A short film created by APU students and alumni from the Department of Cinematic Arts garnered national recognition as a top-20 finalist for the Canon USA “Project Imaginat10n.” This contest, developed and judged by director Ron Howard and his daughter, Bryce Dallas Howard, drew more than 300 submissions, many from accomplished industry filmmakers. Their entry, Apocalypso, represented one of the few student films selected.
Contestants submitted their films June 4–July 23, 2013, to a panel of judges that selected the 20 films with the best overall technical quality, originality, and use of imagination and impression. The Howards then selected the final five on September 19, 2013, and presented them, along with five celebrity-directed short films, as part of Canon’s “A Ron Howard Presentation” last fall.
The contest challenged participants to create a short film inspired by photos representing 10 storytelling themes: character, mood, goal, backstory, setting, obstacle, relationship, the unknown, time, and discovery. Though Apocalypso did not make it into the final five, Ron Howard gave high praise to those who came close. “We were blown away and humbled by the quality of films,” he said.
His daughter concurred, adding, “This exercise continues to prove that creativity and collaboration generate endless possibilities that mark the state of our time.”
Determined to make their mark, the project’s producer, Jeff Holmes ’14, a cinematic arts major, and his sister, Jules Bianchi, who served as director, traveled with a crew of nine APU students and alumni to Northern California for three intensive days of filming. Holmes’ childhood hometown, just outside of Oakland, served as the film’s backdrop. The storyline centers on the main character’s fear of Y2K triggering the end of the world and the choice he must make to either welcome the new millennium from the security of his basement or risk his life to attend a New Year’s Eve party with the girl he loves.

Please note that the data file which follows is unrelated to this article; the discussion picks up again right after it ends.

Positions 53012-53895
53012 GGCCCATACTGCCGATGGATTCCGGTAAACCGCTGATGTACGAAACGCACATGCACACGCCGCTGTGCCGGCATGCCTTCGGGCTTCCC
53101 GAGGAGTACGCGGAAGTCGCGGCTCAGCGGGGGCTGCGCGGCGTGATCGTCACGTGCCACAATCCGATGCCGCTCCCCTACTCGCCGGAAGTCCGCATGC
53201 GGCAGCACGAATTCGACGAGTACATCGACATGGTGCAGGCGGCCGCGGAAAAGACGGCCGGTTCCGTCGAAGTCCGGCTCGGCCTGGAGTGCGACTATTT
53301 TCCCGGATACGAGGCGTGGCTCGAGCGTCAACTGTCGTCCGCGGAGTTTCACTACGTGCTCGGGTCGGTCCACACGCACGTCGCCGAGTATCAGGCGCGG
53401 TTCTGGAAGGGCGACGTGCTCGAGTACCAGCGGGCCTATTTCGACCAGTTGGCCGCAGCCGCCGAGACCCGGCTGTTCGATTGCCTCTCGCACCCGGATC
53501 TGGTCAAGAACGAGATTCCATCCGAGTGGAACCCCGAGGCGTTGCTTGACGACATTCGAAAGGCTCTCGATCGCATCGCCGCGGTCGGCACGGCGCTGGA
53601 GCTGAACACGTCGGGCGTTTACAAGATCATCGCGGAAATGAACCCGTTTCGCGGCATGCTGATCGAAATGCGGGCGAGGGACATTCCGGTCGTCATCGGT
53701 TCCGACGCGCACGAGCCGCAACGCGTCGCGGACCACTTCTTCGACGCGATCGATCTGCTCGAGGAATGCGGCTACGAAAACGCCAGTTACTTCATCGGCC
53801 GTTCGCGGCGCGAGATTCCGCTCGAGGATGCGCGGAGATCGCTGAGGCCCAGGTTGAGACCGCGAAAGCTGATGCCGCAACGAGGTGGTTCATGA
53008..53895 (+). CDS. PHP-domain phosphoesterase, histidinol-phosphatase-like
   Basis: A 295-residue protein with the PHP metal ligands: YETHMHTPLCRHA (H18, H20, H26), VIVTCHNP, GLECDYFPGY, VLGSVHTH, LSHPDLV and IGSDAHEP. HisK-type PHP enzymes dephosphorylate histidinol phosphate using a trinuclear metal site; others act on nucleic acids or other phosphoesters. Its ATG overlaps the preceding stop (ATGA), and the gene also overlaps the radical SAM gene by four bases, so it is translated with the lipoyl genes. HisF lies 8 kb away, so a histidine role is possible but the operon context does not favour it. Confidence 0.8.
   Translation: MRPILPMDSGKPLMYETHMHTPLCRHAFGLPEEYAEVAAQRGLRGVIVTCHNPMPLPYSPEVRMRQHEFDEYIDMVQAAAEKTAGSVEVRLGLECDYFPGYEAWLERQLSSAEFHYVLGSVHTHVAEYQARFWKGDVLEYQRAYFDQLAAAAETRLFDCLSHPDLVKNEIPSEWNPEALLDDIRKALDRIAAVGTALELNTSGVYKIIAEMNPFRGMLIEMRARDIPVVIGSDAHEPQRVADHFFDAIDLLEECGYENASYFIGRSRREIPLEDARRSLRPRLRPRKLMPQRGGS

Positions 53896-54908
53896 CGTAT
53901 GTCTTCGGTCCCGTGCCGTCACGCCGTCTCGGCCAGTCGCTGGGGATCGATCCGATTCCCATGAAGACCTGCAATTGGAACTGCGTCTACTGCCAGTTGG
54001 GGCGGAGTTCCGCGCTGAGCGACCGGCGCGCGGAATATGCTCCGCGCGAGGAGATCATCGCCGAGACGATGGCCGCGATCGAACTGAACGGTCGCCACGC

“The cinematic arts program prepared us to make this film,” said Holmes. “We used all of the tools we learned from class. Filmmaking serves as a collaborative art form, and the amazing APU crew is responsible for this project’s success.”
Along with Holmes as producer, the crew included Tyler Welch ’13, assistant director; Stephen Ridder ’11, director of photography; Jonny Strellman ’15, gaffer; Ryan Lagerstrom ’13, editor and sound designer; Cara Bomar ’14, assistant editor; Bryce Simon ’14, colorist; Nathanial Lansely (attended 2011–13), grip; Rick Stable ’14, title designer; and Samantha Burnes ’15, prop designer.
“The talent and effort demonstrated by our students through this film contest is a testament to our program’s competitive and collaborative spirit,” said Michael C. Smith, MFA, Ed.D., director of the Bachelor of Fine Arts in Cinematic Arts Production program. “APU students consistently prove their abilities in professional venues, while working alongside each other to tell great stories. We’re proud of their efforts.”
“The professional recognition our students received demonstrates the level of quality that faculty in cinema and the College of Music and the Arts strive to facilitate,” said G. James Daichendt, Ed.D., associate dean of the School of Visual and Performing Arts. “These talented students not only represent relevance as storytellers, but are also indicative of scholarship in the arts at APU.”